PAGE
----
Transition: Old Wine in New Bottles an article by A.S.Halpern

Oh how I love my husband being in grad school!  All these interesting articles keep popping up on my desk :)

except from "Transition: Old Wine in New Bottles" by Andrew S. Halpern

"...some interesting aspects of the vocational apprentice program in Germany have received recent public attention from the national syndicated columnist, William Raspberry, who visited these programs along with a contingent of educators from Indiana.  He introduces this topic with his perceptions of the haphazard manner in which many American youngsters begin their work careers.

Typically, they leave high school to look for work wherever they can find it - sometimes with help from family friends, sometimes going full time into jobs in which they worked part time during high school.  Only after a succession of random jobs, in seems, do they stumble upon something with real career potential - a permanent job with clear prospects for advancement that pays enough to support a family...  The delayed transition into adulthood signals to the youngsters that, no matter what we say, there is little real relationship between what they learn in school and their ability to make their way in the world.

...one of the three colums written by Raspberry...raised an interesting companion issue about the role of schools as instuments of social reform...

One of the reasons German youngsters seem more serious than ours is that German schools are more businesslike and career-oriented than ours.  While there are exceptions, schools are for those who want to learn something and are not used as day care centers or personality enrichment programs."

HES TALKING ABOUT SPORTS!!!  And, really, all extra curricular activities. But, seriously, school without sports?!  This Raspberry guy is a nut.

Just kidding.  But, seriously, I found myself lying awake in bed last night just digesting all these words.  Does this bleak assesment sound exactly like anyone else at 18?  ...19?  ...23?!  As I prepare to find sanctuary in the hallowed grounds of grad school, I have to look back and think that I was either a) always destined to stay in academics or b) my post secondary transition was a sham because I haven't found a way to translate the skill set I got from school into anything useful outside of academics.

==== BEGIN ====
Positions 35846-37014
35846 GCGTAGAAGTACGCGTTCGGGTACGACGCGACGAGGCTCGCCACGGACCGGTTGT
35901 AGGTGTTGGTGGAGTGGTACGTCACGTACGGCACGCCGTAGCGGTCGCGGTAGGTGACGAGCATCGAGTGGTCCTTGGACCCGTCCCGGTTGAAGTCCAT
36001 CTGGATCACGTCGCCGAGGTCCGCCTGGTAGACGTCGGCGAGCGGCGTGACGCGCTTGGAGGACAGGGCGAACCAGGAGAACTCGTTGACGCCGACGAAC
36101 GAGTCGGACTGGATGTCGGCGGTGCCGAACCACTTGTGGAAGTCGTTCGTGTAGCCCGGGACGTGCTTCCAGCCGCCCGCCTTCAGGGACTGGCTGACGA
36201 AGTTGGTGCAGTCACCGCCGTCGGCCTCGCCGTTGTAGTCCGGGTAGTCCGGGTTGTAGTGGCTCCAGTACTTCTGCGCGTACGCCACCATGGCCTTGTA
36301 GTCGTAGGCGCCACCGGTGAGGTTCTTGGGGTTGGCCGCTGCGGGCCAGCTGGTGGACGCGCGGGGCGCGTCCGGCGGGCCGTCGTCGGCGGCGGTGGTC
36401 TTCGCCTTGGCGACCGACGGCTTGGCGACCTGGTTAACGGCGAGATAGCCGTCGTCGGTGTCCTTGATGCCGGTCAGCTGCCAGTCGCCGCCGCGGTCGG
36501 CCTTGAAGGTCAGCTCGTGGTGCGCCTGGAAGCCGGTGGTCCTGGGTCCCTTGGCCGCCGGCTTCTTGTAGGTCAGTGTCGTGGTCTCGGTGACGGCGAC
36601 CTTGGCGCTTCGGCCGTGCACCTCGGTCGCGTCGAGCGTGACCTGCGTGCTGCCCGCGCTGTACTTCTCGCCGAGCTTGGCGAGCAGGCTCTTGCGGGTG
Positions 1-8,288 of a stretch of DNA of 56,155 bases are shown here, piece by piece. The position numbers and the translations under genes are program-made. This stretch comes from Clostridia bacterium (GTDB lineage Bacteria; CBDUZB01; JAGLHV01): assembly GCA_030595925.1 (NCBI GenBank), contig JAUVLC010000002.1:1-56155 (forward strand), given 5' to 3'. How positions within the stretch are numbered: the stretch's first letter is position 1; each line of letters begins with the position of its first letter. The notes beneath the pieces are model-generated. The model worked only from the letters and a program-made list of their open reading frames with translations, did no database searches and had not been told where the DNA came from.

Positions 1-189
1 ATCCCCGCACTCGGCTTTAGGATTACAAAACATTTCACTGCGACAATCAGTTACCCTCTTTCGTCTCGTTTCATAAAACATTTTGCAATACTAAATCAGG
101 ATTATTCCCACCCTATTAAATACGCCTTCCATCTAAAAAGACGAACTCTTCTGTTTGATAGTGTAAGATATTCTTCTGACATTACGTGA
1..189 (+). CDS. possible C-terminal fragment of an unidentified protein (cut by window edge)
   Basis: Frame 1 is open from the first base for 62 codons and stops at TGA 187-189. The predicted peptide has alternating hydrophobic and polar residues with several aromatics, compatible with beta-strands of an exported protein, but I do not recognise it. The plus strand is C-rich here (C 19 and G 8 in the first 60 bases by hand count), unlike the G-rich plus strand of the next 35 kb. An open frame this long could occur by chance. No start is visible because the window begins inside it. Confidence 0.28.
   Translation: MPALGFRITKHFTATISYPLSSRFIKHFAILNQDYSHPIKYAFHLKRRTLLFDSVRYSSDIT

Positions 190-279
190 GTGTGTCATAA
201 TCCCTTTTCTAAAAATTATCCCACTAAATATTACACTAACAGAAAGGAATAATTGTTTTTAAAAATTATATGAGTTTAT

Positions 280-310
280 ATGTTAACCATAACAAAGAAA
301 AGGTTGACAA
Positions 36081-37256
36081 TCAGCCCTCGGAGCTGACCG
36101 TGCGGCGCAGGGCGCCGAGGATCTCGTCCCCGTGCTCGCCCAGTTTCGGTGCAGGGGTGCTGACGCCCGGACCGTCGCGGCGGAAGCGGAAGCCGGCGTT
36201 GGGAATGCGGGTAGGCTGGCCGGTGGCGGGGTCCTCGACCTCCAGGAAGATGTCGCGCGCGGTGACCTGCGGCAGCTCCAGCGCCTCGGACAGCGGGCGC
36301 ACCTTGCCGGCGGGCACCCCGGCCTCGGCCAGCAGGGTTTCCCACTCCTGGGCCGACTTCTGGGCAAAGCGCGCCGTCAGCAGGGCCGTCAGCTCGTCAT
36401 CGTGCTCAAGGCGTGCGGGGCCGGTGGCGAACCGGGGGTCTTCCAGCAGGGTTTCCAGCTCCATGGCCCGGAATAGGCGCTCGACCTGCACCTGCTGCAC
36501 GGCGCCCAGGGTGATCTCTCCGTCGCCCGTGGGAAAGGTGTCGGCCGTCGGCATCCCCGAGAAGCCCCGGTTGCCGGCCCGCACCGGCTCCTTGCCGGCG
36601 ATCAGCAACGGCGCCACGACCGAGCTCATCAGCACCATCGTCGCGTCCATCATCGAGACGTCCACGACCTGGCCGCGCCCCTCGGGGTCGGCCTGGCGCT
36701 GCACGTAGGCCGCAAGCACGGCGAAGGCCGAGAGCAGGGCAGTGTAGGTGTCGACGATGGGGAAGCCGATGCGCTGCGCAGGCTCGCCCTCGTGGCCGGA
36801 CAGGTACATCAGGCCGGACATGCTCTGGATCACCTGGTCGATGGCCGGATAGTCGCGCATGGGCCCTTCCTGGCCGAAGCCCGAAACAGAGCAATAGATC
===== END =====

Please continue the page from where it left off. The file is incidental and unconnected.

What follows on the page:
Raspberry might have a valid point about how there is little relationship between what we learn in school and surviving in the real world, especially now that there is so much focus on academic performance testing.  A 17 year old needs to know how to stay on a budget, or what interest means, how to use a cash register, how to use grocery coupons, or how to deal with people in a professional way.  Science class isn't teaching you that!  And how many high school graduates are going on to be scientists anyway?  We've become (myself included) snobby about college prep academics and have left the majority of kids totally unprepared to transition into the world with any kind of direction.

So, like I said, I'm really enjoying my husband's new wealth of brain candy.  Keeps me critical of the choices I'm making in life and gives me more direction for what to do about my own kids since the Dept of Education probably isn't going to jump on this anytime soon.

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